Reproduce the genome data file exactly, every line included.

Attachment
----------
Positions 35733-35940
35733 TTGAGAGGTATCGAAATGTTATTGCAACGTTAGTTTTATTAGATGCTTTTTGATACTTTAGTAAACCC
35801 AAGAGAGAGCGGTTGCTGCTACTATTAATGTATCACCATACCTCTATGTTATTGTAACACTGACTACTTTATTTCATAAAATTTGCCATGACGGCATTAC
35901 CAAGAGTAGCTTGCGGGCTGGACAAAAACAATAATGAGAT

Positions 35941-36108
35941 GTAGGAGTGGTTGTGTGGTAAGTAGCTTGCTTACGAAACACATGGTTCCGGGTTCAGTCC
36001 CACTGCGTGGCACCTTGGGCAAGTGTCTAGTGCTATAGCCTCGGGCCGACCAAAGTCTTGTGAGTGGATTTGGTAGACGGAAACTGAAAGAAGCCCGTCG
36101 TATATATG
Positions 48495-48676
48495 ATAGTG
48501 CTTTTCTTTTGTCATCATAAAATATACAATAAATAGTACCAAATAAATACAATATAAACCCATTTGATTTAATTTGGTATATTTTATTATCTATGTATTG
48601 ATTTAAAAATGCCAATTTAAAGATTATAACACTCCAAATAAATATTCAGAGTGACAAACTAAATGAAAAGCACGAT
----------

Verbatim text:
Positions 35733-35940
35733 TTGAGAGGTATCGAAATGTTATTGCAACGTTAGTTTTATTAGATGCTTTTTGATACTTTAGTAAACCC
35801 AAGAGAGAGCGGTTGCTGCTACTATTAATGTATCACCATACCTCTATGTTATTGTAACACTGACTACTTTATTTCATAAAATTTGCCATGACGGCATTAC
35901 CAAGAGTAGCTTGCGGGCTGGACAAAAACAATAATGAGAT

Positions 35941-36108
35941 GTAGGAGTGGTTGTGTGGTAAGTAGCTTGCTTACGAAACACATGGTTCCGGGTTCAGTCC
36001 CACTGCGTGGCACCTTGGGCAAGTGTCTAGTGCTATAGCCTCGGGCCGACCAAAGTCTTGTGAGTGGATTTGGTAGACGGAAACTGAAAGAAGCCCGTCG
36101 TATATATG
Positions 48495-48676
48495 ATAGTG
48501 CTTTTCTTTTGTCATCATAAAATATACAATAAATAGTACCAAATAAATACAATATAAACCCATTTGATTTAATTTGGTATATTTTATTATCTATGTATTG
48601 ATTTAAAAATGCCAATTTAAAGATTATAACACTCCAAATAAATATTCAGAGTGACAAACTAAATGAAAAGCACGAT